By Chelsea Roff
This month at Intent Blog we are featuring interviews with yoga practitioners on how the practice of yoga has transformed their lives. The series is sponsored by Manduka, and this week’s interview features Waylon Lewis, founder of Elephant Journal.
Chelsea Roff: Thanks for taking the time to chat with me Waylon. Many people know you as the founder of Elephant Journal, one of the most well-known publications out there covering yoga, mindfulness, eco-living, and conscious consumerism. I wanted to start by asking you a little bit about your personal journey… how did you come to yoga and meditation to begin with?
Waylon Lewis: Well, Elephant just turned 10. So my direct relationship with yoga dates back exactly 10 years, I guess. I was dragged into it, rather unwillingly, by the strange fact that (due to my writerly and business and Buddhist background) I wound up partnering in a little regional yoga publication called Yoga in the Rockies.
I think my first ever yoga class was at Corepower — hot yoga. I literally, literally crawled outta there. Then I did Bikram, then Richard Freeman’s Yoga Workshop, where I stayed and continued to practice forever.
As part of my work I was traveling around the Rockies, doing yoga at various studios… it was an amazingly diverse, both-feet-in introduction to yoga. Something I’d always viewed at arm’s distance as a sort of weird, love n’ lightey, airy-fairy kinda spiritual-lite community. But in Richard I found someone who cared about breath, meditation, lineage—he was humble, literally bored by any sort of special attention, and funny as f*ck.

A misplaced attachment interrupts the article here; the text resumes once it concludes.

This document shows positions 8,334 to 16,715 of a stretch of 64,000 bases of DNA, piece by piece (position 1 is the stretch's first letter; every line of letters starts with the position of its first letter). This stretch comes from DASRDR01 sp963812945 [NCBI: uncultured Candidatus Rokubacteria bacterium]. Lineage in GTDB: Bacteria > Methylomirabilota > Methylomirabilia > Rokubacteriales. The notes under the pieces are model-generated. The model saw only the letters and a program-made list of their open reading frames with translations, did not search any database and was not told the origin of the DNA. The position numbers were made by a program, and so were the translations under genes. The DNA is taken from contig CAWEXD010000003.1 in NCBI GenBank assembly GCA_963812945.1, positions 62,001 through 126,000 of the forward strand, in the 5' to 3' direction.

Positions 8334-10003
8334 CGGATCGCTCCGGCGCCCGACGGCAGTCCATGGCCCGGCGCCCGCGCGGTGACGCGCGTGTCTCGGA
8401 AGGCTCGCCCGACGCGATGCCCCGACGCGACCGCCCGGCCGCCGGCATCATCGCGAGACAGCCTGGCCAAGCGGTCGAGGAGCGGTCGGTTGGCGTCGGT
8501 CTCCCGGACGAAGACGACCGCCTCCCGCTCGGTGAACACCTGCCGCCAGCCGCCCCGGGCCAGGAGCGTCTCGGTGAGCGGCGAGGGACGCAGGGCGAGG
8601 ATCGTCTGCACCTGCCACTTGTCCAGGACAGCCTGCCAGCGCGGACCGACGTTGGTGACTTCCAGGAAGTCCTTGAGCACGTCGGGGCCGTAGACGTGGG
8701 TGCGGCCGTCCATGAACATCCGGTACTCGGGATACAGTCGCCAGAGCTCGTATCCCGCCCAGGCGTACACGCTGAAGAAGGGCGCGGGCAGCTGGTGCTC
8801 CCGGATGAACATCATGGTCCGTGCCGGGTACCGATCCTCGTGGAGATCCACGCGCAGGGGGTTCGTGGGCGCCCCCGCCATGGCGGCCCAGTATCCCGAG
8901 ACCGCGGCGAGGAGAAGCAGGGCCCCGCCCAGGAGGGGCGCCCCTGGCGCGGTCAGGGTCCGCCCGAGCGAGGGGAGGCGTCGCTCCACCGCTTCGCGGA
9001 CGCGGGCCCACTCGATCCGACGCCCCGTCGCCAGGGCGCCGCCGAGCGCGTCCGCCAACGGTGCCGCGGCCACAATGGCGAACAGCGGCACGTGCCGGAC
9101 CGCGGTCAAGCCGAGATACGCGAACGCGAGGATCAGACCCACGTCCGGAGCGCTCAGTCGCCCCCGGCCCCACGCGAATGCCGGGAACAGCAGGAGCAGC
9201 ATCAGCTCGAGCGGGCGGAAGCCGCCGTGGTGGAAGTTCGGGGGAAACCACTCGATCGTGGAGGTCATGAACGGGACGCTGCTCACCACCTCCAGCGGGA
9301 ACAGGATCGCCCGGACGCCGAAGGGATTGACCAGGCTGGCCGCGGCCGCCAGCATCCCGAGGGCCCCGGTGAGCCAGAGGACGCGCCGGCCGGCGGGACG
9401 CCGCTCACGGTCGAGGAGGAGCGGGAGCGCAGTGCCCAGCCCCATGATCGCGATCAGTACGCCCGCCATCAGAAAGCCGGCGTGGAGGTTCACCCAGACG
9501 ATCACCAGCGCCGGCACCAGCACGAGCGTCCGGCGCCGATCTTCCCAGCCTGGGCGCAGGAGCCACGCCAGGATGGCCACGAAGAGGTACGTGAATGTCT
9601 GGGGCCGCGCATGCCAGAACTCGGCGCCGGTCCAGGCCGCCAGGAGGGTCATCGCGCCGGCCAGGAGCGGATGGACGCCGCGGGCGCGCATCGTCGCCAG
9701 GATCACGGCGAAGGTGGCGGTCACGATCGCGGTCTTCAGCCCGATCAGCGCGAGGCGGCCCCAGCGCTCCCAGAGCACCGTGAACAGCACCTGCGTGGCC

CR: Haha. I can totally see a very hot, sweaty, and shirtless Waylon Lewis crawling hands and knees out of Corepower.
WL: Yah. I sweat buckets. Being reborn as my yoga mat would be pretty much the worst punishment known to humankind.
CR: (laughs) Do you remember what thoughts were going through your mind during that first hot yoga class?
WL: ”This is so hard.”
It felt like staying in a sauna too long—way too long. It wasn’t fun, particularly. I’ve always been somewhat athletic—basketball, baseball, swimming, now cycling, climbing—those are all fun. Yoga was hard. Humbling.
I still rarely enjoy it. One of the things I love about doing yoga with real pros like Richard or Billy or Seane Corn… with the best teachers…is that yoga is tolerable. And, of course, post-yoga is heaven.
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